This two-minute video from Sainsbury Bank starts out like a documentary about the life of a busy mother. She’s a hardworking woman, but clearly worn out from her dedication to her three young children. Sainsbury ambushes her with their Makeover Mobile, a spa on wheels. She’s a lovely person, so you feel really good for her at the end when she steps out looking beautiful. Her expressions of appreciation are subtle, but incredibly powerful; it’s very engaging. It’s rare to see banks capture such emotion in their marketing.

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It’s Time to Change Your Social Media Story – Part 2

By Mark Zmarzly, VP of Financial Services at ACTON Marketing

In the previous post It’s Time to Change Your Social Media Story – Part 1 , I made a brilliant argument for the end of the Internet.  Actually, I wrote about how Facebook’s timeline changes should give all financial institutions reason to reconsider their social media strategies, but I think you could read between the lines.  The time for reinvention is here, as is the road map below.

If you have the guts (and resources) to reinvent your narrative, here are the things to think about as you redesign and redefine your story:

  • You are not the main character in your story…
  • Your story (updates, cover photos, apps, etc) needs to reflect your customers, not your bank
  • People identify with those like them (more accurately: with people slightly better than themselves), not with their bank

Who are the main characters in the stories below?  Which story would you rather read?

Your voice needs to be authentic

Every time I see a scripted wall post that’s repeated over and over “Thank you for bringing this to our attention. Please contact us at customerservice@anybank.com so we can look into your issue and work with you to resolve it.” I want to jump right into my laptop screen onto the Information Super Highway and drive down to a town I like to call Shoot Myself. Yes, discussions about personal account level data need to be taken offline but this voice is your narrator and he/she is inauthentic and not engaging. Amber Farley from Financial Marketing Solutions adds, “Not only does the voice of the bank need to be authentic and relevant, but it needs to be reflective of the bank’s overall brand. Banks shouldn’t jump into social media pretending to be something they aren’t.”

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It’s Time to Change Your Social Media Story – Part 1

By Mark Zmarzly, VP of Financial Services at ACTON Marketing

Here’s something most of you don’t know about me: before I entered the financial services industry, I was an English teacher and fiction writer. Why you don’t know this about me can be chalked up to one of these reasons:

  • We have a virtual relationship only. (“What are two good-looking Gravatars like us doing on this banking discussion board? Let’s take this party over to MySpace.”)
  • You rarely call anymore just to talk.
  • This background information isn’t relevant to what I do on a daily basis.

If it’s due to the first two items, I’ll forgive you – though it wouldn’t kill you to pick up the phone once in awhile or at least post on my Facebook wall. If you didn’t know about my storytelling past, then that’s about to change.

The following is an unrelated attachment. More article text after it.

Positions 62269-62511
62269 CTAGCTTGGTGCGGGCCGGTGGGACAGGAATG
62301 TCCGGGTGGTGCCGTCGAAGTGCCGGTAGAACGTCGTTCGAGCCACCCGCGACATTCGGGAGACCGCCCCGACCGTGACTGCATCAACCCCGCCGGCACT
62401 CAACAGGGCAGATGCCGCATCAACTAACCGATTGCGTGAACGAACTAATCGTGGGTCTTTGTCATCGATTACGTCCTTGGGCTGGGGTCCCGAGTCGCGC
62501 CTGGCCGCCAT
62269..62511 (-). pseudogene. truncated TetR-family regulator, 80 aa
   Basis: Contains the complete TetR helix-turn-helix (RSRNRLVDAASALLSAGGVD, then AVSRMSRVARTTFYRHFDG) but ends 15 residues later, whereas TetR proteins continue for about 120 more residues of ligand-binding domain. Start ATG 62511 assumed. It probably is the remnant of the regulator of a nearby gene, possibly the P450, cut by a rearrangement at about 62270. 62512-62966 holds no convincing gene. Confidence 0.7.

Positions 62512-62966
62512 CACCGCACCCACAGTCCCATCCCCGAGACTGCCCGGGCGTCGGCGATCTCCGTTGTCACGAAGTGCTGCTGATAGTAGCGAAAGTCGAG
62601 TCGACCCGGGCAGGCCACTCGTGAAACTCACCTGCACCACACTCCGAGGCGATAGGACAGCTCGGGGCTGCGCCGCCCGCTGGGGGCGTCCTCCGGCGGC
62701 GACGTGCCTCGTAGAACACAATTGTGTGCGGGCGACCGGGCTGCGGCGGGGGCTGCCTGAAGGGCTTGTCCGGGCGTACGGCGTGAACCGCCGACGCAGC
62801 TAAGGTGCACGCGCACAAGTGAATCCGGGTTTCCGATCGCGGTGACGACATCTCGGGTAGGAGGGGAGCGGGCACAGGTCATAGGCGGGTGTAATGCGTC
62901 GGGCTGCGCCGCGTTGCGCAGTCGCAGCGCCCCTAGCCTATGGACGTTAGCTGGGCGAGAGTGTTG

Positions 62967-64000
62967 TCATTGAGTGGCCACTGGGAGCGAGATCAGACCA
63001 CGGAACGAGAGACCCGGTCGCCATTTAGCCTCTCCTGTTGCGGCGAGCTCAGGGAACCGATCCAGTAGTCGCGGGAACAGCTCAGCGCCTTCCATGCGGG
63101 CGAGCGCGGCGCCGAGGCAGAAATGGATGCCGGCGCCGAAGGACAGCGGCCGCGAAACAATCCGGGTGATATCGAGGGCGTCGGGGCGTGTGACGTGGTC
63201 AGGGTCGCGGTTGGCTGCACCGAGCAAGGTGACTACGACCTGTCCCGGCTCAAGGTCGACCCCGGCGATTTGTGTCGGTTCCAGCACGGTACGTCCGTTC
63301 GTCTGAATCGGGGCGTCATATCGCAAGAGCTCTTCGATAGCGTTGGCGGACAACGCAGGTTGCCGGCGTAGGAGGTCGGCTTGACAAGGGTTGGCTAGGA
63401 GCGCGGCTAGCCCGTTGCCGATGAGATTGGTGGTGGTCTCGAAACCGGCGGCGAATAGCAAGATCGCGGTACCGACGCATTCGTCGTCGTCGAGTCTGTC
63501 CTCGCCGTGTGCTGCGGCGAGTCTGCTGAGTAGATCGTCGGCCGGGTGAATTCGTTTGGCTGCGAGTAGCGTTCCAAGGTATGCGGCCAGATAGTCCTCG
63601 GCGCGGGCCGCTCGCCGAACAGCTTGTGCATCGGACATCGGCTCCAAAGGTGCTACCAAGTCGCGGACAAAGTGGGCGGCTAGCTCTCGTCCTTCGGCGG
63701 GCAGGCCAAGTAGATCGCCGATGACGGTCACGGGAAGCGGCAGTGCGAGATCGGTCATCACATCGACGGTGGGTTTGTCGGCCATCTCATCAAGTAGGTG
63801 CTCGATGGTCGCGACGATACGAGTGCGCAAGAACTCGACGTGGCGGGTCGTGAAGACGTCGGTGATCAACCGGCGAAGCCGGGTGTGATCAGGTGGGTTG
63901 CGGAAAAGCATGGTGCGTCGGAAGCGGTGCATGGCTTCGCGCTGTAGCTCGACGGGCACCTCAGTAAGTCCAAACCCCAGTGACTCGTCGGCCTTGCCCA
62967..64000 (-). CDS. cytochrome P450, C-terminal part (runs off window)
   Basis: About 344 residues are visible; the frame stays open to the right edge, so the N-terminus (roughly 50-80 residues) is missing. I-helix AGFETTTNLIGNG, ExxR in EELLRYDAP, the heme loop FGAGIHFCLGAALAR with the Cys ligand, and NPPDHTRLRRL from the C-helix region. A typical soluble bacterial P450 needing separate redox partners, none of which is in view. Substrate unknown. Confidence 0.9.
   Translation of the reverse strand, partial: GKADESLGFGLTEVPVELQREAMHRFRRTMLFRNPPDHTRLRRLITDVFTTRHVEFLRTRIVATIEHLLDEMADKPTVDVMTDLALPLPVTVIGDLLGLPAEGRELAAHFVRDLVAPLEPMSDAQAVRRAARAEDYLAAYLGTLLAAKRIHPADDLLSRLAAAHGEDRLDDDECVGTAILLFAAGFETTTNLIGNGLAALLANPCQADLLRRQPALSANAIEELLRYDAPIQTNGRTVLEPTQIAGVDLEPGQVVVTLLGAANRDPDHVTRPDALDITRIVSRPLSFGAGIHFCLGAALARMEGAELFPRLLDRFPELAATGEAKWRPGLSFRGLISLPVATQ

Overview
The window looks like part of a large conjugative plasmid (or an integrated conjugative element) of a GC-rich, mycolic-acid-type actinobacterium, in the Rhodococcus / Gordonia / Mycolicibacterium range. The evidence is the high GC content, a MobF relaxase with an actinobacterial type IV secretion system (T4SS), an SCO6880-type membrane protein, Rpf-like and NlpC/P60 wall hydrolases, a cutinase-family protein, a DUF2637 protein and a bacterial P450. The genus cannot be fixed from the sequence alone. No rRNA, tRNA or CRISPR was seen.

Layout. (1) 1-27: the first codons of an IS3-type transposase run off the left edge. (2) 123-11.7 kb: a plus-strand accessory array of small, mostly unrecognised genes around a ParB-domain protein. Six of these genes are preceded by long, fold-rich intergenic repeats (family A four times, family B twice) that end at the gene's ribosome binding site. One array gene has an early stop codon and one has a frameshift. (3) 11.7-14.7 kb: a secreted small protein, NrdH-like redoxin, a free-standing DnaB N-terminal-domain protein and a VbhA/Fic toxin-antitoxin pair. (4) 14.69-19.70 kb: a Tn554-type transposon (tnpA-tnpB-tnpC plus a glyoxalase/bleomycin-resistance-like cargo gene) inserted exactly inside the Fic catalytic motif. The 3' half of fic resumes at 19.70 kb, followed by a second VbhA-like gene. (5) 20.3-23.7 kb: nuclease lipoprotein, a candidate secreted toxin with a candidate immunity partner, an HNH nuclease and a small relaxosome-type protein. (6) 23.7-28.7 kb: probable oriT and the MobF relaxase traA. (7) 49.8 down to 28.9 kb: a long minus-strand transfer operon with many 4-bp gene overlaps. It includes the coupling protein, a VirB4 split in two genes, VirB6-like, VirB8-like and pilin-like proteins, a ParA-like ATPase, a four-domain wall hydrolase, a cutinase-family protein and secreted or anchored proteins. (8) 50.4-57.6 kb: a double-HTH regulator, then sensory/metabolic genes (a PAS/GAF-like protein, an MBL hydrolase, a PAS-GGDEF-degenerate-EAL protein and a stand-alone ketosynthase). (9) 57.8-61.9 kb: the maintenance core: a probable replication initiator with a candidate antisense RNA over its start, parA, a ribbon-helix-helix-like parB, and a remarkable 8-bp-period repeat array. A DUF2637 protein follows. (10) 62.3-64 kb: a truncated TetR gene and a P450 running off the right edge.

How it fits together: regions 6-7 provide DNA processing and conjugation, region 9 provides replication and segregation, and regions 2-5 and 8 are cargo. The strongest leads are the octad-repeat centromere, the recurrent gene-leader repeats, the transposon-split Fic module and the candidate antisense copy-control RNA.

It’s about to change because of a game-changing move that Facebook made over the weekend in what appears NOT to be an elaborate April Fool’s Day joke. Of course I’m referring to its change to timeline. Or simply put, the new way to “tell your story.”

Facebook’s change to timeline may seem like a simple process change at first glance. You’re no longer allowed to decide where your new prospects will land (welcome page redirection is gone unless you use URL app redirects); you’re limited (or barred depending on how you follow the rules) in your calls to action; and you’re no longer going to have the same fan reach you used to enjoy (unless you pay for it).

I asked Ron Shevlin for his input on the changes: “The restrictions that Facebook is placing on brands — e.g., limits on apps and tabs, throttling, pinning and starring limitations — will only make it harder for brand pages to systematically support user goals for using social media. These goals include finding information about interests, interacting with groups that share my interests, and socializing with friends and family.”

He’s right, and that means this story seems to suck for financial institutions. But, perhaps it’s an unexpected gift? I argue that these changes to Facebook have given you the perfect reason to examine (maybe for the first time), the story your Social Media efforts are telling about your bank. Upon examination, most FIs would benefit from ditching their current social media efforts and starting a new story.

This is because most stories that are being told by financial institutions’ social media channels are boring and fail at engaging storytelling. Facebook’s timeline change has given everyone the opportunity to start from zero. I’d go so far as to advocate you spin your social media efforts off from normal marketing activity, give them their own P&L Statement, and 18 months to turn a significant profit. But in this case I’ll meet you half way and say that you MUST take the following steps to evaluate how your old tactics (or brand and social media strategies if you have them clearly defined) fit into the new storytelling future.